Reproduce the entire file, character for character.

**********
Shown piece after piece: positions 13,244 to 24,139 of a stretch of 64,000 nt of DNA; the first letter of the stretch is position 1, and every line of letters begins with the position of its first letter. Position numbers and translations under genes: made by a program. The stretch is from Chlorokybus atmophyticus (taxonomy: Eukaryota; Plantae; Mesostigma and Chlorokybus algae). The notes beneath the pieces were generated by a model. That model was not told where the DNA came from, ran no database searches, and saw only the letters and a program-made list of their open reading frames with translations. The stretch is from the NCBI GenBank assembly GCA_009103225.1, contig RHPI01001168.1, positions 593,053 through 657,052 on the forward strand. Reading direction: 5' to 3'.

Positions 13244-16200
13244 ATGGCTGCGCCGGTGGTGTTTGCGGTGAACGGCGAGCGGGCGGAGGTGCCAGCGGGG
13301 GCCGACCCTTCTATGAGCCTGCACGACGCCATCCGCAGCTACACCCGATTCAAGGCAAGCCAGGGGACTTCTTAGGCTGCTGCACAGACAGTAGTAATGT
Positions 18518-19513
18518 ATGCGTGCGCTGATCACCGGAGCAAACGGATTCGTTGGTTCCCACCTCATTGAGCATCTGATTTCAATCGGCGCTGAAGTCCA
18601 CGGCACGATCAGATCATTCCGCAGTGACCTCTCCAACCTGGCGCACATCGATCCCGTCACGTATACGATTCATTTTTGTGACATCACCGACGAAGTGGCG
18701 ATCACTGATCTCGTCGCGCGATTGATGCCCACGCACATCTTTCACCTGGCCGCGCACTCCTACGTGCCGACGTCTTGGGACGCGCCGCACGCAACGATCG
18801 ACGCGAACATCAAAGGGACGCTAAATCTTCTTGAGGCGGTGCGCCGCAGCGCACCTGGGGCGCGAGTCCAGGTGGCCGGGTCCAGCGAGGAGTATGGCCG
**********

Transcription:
Shown piece after piece: positions 13,244 to 24,139 of a stretch of 64,000 nt of DNA; the first letter of the stretch is position 1, and every line of letters begins with the position of its first letter. Position numbers and translations under genes: made by a program. The stretch is from Chlorokybus atmophyticus (taxonomy: Eukaryota; Plantae; Mesostigma and Chlorokybus algae). The notes beneath the pieces were generated by a model. That model was not told where the DNA came from, ran no database searches, and saw only the letters and a program-made list of their open reading frames with translations. The stretch is from the NCBI GenBank assembly GCA_009103225.1, contig RHPI01001168.1, positions 593,053 through 657,052 on the forward strand. Reading direction: 5' to 3'.

Positions 13244-16200
13244 ATGGCTGCGCCGGTGGTGTTTGCGGTGAACGGCGAGCGGGCGGAGGTGCCAGCGGGG
13301 GCCGACCCTTCTATGAGCCTGCACGACGCCATCCGCAGCTACACCCGATTCAAGGCAAGCCAGGGGACTTCTTAGGCTGCTGCACAGACAGTAGTAATGT
Positions 18518-19513
18518 ATGCGTGCGCTGATCACCGGAGCAAACGGATTCGTTGGTTCCCACCTCATTGAGCATCTGATTTCAATCGGCGCTGAAGTCCA
18601 CGGCACGATCAGATCATTCCGCAGTGACCTCTCCAACCTGGCGCACATCGATCCCGTCACGTATACGATTCATTTTTGTGACATCACCGACGAAGTGGCG
18701 ATCACTGATCTCGTCGCGCGATTGATGCCCACGCACATCTTTCACCTGGCCGCGCACTCCTACGTGCCGACGTCTTGGGACGCGCCGCACGCAACGATCG
18801 ACGCGAACATCAAAGGGACGCTAAATCTTCTTGAGGCGGTGCGCCGCAGCGCACCTGGGGCGCGAGTCCAGGTGGCCGGGTCCAGCGAGGAGTATGGCCG